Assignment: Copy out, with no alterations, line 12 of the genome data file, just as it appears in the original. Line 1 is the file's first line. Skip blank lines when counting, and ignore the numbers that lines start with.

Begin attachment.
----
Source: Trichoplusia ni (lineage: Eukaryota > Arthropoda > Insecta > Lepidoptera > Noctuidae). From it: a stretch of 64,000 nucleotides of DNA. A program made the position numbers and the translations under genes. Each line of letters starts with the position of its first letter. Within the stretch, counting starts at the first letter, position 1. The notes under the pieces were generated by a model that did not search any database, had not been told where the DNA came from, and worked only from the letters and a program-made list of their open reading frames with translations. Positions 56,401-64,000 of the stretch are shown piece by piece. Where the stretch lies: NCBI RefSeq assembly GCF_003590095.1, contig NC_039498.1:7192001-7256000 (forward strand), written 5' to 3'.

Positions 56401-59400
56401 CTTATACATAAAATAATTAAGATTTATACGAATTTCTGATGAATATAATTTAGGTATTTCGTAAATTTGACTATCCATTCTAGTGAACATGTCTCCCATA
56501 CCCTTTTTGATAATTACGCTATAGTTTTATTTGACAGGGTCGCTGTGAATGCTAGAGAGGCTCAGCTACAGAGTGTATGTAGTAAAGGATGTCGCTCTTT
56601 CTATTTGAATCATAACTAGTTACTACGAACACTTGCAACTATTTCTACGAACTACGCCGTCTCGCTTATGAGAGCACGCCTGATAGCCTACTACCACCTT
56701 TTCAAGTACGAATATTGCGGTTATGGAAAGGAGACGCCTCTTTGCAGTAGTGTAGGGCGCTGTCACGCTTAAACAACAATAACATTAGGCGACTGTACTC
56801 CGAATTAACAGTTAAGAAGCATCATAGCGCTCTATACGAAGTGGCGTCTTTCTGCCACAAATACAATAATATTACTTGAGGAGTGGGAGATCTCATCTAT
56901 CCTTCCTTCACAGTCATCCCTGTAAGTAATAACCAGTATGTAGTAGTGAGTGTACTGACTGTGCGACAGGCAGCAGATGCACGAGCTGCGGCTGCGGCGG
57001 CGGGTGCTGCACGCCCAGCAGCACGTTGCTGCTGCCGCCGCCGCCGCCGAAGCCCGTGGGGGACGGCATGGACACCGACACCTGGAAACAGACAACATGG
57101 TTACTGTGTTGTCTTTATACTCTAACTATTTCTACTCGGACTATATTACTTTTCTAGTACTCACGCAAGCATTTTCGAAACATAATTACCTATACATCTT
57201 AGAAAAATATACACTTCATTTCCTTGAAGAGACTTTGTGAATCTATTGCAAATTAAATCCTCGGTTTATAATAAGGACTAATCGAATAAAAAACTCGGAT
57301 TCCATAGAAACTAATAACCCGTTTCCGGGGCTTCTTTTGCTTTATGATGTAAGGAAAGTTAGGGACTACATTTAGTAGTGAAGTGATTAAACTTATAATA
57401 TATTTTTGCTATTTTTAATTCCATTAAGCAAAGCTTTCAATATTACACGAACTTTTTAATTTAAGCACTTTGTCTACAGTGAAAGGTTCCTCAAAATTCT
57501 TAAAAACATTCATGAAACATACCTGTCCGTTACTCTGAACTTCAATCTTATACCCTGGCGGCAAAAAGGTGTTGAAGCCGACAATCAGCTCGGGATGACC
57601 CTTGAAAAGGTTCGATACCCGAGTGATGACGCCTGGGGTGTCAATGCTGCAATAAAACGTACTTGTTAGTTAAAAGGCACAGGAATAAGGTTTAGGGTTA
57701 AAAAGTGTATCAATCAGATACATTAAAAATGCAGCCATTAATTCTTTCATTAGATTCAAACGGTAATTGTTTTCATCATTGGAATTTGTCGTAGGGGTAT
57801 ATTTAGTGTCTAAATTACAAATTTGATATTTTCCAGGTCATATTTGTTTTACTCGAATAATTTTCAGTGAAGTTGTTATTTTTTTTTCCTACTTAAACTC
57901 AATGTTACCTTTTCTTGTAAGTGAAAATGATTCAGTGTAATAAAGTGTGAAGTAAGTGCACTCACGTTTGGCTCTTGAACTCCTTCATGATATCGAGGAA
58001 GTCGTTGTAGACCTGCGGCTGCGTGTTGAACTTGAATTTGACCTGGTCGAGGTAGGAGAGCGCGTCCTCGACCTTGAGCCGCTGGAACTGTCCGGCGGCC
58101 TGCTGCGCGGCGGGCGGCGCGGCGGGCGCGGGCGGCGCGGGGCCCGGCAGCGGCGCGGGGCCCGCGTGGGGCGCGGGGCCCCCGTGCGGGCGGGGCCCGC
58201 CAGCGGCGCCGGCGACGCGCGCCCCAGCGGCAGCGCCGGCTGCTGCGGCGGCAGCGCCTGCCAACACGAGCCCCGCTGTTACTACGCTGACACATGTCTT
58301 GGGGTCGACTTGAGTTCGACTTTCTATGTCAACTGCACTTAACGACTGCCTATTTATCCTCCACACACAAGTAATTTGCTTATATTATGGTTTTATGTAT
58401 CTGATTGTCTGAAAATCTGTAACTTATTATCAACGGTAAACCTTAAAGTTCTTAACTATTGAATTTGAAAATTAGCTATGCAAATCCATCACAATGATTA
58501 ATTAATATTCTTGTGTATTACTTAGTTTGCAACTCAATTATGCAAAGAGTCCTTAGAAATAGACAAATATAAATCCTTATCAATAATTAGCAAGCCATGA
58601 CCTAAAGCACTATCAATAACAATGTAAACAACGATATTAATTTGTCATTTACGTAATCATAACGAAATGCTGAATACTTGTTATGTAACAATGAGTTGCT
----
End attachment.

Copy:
57301 TCCATAGAAACTAATAACCCGTTTCCGGGGCTTCTTTTGCTTTATGATGTAAGGAAAGTTAGGGACTACATTTAGTAGTGAAGTGATTAAACTTATAATA